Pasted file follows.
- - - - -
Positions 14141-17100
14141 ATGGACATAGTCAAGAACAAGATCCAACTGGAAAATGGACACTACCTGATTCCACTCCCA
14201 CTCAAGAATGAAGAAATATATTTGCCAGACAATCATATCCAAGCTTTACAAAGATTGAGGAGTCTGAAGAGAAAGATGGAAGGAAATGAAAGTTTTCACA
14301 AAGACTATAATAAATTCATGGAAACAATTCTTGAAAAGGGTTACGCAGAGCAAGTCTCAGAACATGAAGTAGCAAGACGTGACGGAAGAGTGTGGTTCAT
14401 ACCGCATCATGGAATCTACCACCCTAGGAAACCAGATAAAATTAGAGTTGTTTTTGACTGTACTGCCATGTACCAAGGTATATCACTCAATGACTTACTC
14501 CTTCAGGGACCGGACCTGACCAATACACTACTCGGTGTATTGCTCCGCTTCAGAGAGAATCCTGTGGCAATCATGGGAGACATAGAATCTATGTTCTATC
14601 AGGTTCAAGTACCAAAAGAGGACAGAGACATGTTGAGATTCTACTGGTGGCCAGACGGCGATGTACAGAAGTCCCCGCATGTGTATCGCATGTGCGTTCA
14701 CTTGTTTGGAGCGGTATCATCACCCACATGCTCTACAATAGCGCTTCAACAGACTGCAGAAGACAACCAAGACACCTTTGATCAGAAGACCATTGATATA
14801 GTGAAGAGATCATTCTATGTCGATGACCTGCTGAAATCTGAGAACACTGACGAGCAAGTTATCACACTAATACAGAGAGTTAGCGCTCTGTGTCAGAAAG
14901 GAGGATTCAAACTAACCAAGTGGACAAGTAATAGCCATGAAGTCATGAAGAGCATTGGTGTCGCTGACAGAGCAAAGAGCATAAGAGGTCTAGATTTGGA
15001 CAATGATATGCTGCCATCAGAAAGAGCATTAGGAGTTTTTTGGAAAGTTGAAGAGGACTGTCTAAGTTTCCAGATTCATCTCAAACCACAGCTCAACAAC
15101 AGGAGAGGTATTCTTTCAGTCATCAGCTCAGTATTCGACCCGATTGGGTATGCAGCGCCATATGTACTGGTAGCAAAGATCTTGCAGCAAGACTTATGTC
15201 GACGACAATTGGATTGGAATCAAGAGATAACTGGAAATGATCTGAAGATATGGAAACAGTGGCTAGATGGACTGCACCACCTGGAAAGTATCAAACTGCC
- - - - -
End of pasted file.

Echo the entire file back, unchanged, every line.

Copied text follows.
Positions 14141-17100
14141 ATGGACATAGTCAAGAACAAGATCCAACTGGAAAATGGACACTACCTGATTCCACTCCCA
14201 CTCAAGAATGAAGAAATATATTTGCCAGACAATCATATCCAAGCTTTACAAAGATTGAGGAGTCTGAAGAGAAAGATGGAAGGAAATGAAAGTTTTCACA
14301 AAGACTATAATAAATTCATGGAAACAATTCTTGAAAAGGGTTACGCAGAGCAAGTCTCAGAACATGAAGTAGCAAGACGTGACGGAAGAGTGTGGTTCAT
14401 ACCGCATCATGGAATCTACCACCCTAGGAAACCAGATAAAATTAGAGTTGTTTTTGACTGTACTGCCATGTACCAAGGTATATCACTCAATGACTTACTC
14501 CTTCAGGGACCGGACCTGACCAATACACTACTCGGTGTATTGCTCCGCTTCAGAGAGAATCCTGTGGCAATCATGGGAGACATAGAATCTATGTTCTATC
14601 AGGTTCAAGTACCAAAAGAGGACAGAGACATGTTGAGATTCTACTGGTGGCCAGACGGCGATGTACAGAAGTCCCCGCATGTGTATCGCATGTGCGTTCA
14701 CTTGTTTGGAGCGGTATCATCACCCACATGCTCTACAATAGCGCTTCAACAGACTGCAGAAGACAACCAAGACACCTTTGATCAGAAGACCATTGATATA
14801 GTGAAGAGATCATTCTATGTCGATGACCTGCTGAAATCTGAGAACACTGACGAGCAAGTTATCACACTAATACAGAGAGTTAGCGCTCTGTGTCAGAAAG
14901 GAGGATTCAAACTAACCAAGTGGACAAGTAATAGCCATGAAGTCATGAAGAGCATTGGTGTCGCTGACAGAGCAAAGAGCATAAGAGGTCTAGATTTGGA
15001 CAATGATATGCTGCCATCAGAAAGAGCATTAGGAGTTTTTTGGAAAGTTGAAGAGGACTGTCTAAGTTTCCAGATTCATCTCAAACCACAGCTCAACAAC
15101 AGGAGAGGTATTCTTTCAGTCATCAGCTCAGTATTCGACCCGATTGGGTATGCAGCGCCATATGTACTGGTAGCAAAGATCTTGCAGCAAGACTTATGTC
15201 GACGACAATTGGATTGGAATCAAGAGATAACTGGAAATGATCTGAAGATATGGAAACAGTGGCTAGATGGACTGCACCACCTGGAAAGTATCAAACTGCC